It’s a bad habit but I can’t get out of it, I try to guess what sort of episode I’ll be watching from a combination of the title and the open. It’s almost inevitable, given the difference between DS9 and everything else I watch: I know what I’m going to see is 99.9% self-contained, which gives it a different aspect.
‘Playing God’ was a Jardzia Dax episode. A young Trill, Arjin, arrives at the station to be mentored by Jardzia. He is a Trill-Initiate, one of thousands of aspirants for Joining with the symbiont. Curzon Dax was a very harsh taskmaster when it came to such things (he roundly rejected Jardzia, first time, we will learn) and Arjin is nervous. And, when he finds Jardzia playing cards for money, enjoying wrestling, and willing to walk around in front of a virtual stranger dressed in only a towel, he’s really not sure what to make of her.
Nor she of him. Arjin is Jardzia’s first Initiate and she doesn’t know what to do with him, save that she doesn’t want to be Curzon. Nor is she sure what he’s made of: Arjin seems to have no ideas of what to do after Joining: he’s almost a creature of his father’s aspirations. What new things can he bring to a Joining?
I foresaw this being the substance of the episode, with Jardzia refusing Arjin as its climax, but instead that side of things was a little more nebulous. Instead, we had an upfront story, a crisis concerning the station, which enabled Arjin to prove his worth as a Level 5 pilot, which apparently justified his progress.
Unfortunately, the more I think about it, that upfront story was a very badly-chosen McGuffin.
Jardzia and Arjin go through the Wormhole on a training mission. Their runabout hits something in a sub-space pocket, comes back with some strange energy mass clinging to it that Jardzia starts to study. Unfortunately, the station is being plagued by an infestation of Cardassian voles which, apart from providing an excuse for Major Kira to bend over in her tight-around-the-ass uniform pants, are a piece of silliness, but has been written in so that something can collapse the containment field and allow the energy mass to start expanding.
Dangerously so, since Jardzia soon identifies it as a proto-Universe going through its standard expansion phases. Unless something is done about it, it’ll expand through the station, obliterating it, preparatory to shouldering our entire Universe out of the way and destroying everything.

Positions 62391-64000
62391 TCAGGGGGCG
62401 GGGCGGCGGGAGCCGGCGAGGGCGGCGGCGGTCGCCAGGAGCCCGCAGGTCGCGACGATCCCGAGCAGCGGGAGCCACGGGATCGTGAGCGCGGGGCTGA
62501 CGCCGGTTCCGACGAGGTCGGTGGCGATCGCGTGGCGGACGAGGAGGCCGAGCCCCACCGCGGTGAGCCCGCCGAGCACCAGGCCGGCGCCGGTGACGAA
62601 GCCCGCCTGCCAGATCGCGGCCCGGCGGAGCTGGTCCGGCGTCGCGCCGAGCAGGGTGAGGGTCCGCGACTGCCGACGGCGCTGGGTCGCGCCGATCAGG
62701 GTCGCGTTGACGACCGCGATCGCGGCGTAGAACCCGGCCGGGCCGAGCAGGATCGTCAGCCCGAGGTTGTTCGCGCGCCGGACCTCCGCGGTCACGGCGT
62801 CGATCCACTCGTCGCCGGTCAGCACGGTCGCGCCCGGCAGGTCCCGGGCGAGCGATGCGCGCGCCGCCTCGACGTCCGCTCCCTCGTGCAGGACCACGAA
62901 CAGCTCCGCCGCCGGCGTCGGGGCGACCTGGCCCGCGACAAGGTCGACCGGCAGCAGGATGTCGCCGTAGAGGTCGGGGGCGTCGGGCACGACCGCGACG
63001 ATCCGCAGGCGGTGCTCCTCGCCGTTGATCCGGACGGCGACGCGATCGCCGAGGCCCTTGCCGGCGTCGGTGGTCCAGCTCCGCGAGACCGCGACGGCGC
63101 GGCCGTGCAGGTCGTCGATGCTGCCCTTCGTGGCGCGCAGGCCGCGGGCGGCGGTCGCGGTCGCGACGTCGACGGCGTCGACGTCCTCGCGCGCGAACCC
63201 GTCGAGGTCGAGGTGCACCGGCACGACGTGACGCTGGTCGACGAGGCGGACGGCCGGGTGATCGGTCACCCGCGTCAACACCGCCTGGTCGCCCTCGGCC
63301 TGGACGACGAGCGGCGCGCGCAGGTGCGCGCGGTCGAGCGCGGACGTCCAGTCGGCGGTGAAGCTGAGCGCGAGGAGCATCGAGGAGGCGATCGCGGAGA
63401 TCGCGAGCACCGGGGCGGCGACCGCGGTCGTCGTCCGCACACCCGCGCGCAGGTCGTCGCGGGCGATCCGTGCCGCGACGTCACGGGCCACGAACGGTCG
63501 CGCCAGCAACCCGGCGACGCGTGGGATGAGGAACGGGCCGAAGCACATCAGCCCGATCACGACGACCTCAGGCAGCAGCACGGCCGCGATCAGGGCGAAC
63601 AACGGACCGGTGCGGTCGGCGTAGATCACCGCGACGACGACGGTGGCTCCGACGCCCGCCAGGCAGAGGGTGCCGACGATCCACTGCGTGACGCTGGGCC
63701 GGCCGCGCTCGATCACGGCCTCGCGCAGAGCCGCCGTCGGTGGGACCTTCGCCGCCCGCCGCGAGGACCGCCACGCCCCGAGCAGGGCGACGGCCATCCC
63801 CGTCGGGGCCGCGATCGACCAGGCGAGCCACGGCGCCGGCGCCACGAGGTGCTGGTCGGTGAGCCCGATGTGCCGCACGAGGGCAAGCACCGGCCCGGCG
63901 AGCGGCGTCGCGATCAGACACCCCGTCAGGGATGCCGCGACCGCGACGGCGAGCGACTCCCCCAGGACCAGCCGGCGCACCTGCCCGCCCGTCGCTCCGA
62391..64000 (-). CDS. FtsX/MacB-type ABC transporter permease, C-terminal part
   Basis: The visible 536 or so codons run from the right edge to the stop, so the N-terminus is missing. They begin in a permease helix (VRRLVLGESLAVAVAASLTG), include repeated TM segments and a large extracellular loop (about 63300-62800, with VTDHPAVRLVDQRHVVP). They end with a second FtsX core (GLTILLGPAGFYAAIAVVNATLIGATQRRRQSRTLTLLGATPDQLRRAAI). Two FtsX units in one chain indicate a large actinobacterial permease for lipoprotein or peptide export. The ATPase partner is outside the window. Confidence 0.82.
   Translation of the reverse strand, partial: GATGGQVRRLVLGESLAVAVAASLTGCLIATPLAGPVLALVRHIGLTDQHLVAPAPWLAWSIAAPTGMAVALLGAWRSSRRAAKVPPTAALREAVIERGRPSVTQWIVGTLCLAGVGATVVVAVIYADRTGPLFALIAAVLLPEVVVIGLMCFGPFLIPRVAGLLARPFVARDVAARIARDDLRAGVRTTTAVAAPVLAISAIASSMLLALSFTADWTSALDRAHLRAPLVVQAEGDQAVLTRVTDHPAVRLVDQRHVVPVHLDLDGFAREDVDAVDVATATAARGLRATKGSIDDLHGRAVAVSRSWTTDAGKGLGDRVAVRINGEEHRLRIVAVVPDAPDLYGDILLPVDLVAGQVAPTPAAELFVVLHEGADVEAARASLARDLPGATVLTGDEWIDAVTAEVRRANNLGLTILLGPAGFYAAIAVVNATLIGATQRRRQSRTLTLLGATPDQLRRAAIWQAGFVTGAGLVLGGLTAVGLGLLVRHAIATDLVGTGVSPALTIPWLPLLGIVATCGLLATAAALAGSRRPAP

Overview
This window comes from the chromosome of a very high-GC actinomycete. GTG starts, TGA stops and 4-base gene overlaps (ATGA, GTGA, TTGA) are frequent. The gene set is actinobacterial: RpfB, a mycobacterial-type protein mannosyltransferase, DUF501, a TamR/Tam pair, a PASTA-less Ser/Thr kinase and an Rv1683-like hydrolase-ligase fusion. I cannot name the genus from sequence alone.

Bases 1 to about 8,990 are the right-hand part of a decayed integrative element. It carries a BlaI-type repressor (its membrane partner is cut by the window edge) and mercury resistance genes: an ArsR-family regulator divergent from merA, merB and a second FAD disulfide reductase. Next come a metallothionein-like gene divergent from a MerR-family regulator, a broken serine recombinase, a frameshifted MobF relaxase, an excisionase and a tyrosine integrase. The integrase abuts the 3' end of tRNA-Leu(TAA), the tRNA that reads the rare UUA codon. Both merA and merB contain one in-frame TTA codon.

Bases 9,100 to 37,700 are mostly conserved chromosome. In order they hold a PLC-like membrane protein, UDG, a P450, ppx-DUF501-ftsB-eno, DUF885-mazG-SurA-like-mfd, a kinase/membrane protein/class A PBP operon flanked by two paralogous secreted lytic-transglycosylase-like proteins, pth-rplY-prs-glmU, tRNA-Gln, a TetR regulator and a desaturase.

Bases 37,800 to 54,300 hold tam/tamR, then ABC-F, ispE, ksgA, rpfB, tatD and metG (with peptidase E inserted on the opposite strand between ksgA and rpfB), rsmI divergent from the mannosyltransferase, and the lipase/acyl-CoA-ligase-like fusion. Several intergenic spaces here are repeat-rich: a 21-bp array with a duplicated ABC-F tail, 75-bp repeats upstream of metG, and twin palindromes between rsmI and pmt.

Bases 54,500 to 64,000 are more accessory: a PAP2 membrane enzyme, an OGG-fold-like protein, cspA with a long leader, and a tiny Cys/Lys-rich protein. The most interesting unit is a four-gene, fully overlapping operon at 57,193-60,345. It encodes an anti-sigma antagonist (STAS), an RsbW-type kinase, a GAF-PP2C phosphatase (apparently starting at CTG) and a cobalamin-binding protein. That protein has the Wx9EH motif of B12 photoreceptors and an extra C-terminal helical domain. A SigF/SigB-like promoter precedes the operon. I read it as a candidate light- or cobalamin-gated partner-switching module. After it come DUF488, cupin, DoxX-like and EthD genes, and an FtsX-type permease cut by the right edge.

Obviously, it has to be destroyed before it can do so, and DS9 has the technology (and the good Major certainly has the will), but that’s before Jardzia discovers evidence of life in it. Which is where the Playing God part comes in.
Sisko decides not to crush the nascent Universe and its fledgling life, but to send it back through the wormhole to the Gamma Quadrant. Unfortunately, the Wormhole is chock-a-block with energy nodes, contact with any of which will cause our mini-verse to blow up on the spot. But Arjin gets his shit together, manually flies the runabout round all such nodes and wins Dax’s approval.
Only: well, it’s complete bullshit. The original Star Trek was accused of this many times over, and quite correctly, and whilst Next Generation and Deep Space Nine were always far better in this respect, it’s things like that that really hark back to the fact that Star Trek isn’t Science Fiction, but Space Opera.
A baby Universe? Growing rapidly towards full-size? Accepting, for a moment, the scientific plausibility of this, which is tenuous at best, it means we have two Universes, of different sizes, co-existing in the same physical space. It also means that the writers don’t understand what a Universe is.
And you can’t solve the problem of it expanding to the extent where it becomes a physical universe of similar size to the physical Universe because they can’t co-exist, and you especially can’t solve the problem by simply carting your second Universe off to another sector of space and letting it grow up there. And you really, seriously can’t expect to be taking the moral high ground of not crushing all life in your new Universe when your solution is to post it somewhere else and let it crush all life in the Gamma Quadrant.
No, one heck of a failure of intelligence on the show’s part there.
And, to compound things, I hate to repeat myself, but Terry Farrell is still a very limited actress, over a season and two-thirds in. She just isn’t strong enough to carry an episode herself because she doesn’t have any emotional range to portray, which puts an unreleasable brake on any story that has her at its centre.
So, it’s major criticism week. Next week, unless I miss my guess from hints that have been dropped, should be more to my taste, Nana Visitor-wise at any rate…